Diageo on the case again

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Martin Moodie
Martin Moodie is the Founder & Chairman of The Moodie Report.

You’ve got to hand it to Diageo. The company not only talks the talk about ‘premiumisation’ – an ugly word but an important concept – but walks it as well.

Invariably when I walk into a duty free wines & spirits store I find examples of Diageo adding value through special packaging, limited editions and innovative promotions. I snapped the picture above during a fleeting transit visit through Hong Kong International Airport last week when (initially) walking past the Sky Connection store.

It’s almost the definitive travel retail exclusive – a special promotion for ultra-premium Johnnie Walker Blue Label featuring a lovely blue travel trunk, a bottle of Blue Label and added value accessories. It’s eye-catching – it certainly caught mine – and a great footfall creator. And it’s got a great tagline – ‘your passport to luxury’.

Diageo is determined to move right away from a price-driven proposition on Scotch whisky and is seeking to focus relentlessly on value, not volume. It’s money in the bank – or the tills – that counts and the drinks giant sees its future in this channel as a high-quality purveyor of premium spirits that enhance rather than discount the brand, both in monetary and image terms.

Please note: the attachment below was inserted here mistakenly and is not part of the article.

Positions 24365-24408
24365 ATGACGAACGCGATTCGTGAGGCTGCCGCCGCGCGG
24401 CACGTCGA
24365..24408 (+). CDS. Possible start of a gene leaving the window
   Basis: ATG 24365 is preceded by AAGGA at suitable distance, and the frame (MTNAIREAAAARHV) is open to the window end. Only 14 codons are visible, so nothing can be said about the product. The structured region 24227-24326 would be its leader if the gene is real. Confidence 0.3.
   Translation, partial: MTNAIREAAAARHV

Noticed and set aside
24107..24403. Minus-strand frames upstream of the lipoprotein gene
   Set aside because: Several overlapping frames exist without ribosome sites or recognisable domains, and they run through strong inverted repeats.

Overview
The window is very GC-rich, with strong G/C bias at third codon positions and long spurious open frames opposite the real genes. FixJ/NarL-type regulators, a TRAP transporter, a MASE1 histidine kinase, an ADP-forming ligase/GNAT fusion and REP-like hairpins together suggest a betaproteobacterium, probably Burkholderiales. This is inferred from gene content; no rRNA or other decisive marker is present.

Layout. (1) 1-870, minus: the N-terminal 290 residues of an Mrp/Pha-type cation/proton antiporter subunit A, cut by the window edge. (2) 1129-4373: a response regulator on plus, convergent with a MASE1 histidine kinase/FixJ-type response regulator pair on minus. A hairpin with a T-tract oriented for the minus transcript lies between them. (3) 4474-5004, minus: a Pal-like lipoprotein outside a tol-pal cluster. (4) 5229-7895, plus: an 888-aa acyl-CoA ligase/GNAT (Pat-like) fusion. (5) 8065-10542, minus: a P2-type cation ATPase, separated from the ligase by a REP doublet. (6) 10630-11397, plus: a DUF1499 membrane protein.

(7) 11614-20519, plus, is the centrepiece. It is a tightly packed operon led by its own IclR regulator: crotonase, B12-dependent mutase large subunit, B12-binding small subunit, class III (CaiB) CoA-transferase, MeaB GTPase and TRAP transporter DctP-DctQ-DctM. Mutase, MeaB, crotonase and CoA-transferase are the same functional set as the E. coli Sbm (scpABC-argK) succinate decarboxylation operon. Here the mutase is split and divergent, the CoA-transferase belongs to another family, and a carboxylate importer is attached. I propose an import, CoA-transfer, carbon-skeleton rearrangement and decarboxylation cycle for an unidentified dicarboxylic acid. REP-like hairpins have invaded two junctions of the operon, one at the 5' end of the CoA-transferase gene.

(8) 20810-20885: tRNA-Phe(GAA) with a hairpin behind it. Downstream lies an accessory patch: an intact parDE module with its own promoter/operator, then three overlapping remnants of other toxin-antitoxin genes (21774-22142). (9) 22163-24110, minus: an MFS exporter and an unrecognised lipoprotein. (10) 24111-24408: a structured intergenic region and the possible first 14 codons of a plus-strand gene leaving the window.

The pictured offer is just one of many that you’ll see in the marketplace right now – the McLaren racing pack for Black Label is another – and there are some great gifting packs for Baileys Irish Cream that we’ve previously commented on. In every case the brand and the retailer can charge more and make more, yet the consumer feels treated. That’s got to be a good thing doesn’t it?

We think the ‘premiumisation’ trend in spirits, led particularly (but not exclusively) by Diageo and DFS Group at brand and retailer level, is one of the most encouraging industry dynamics of recent times. It’s a far cry from that which rang around the conference halls in the mid-1990s, which said that liquor was dull and boring and mired in its own traditionalism.

That’s all changing as brand companies such as Diageo prove, literally in this instance, that they’re on the case with premiumisation.

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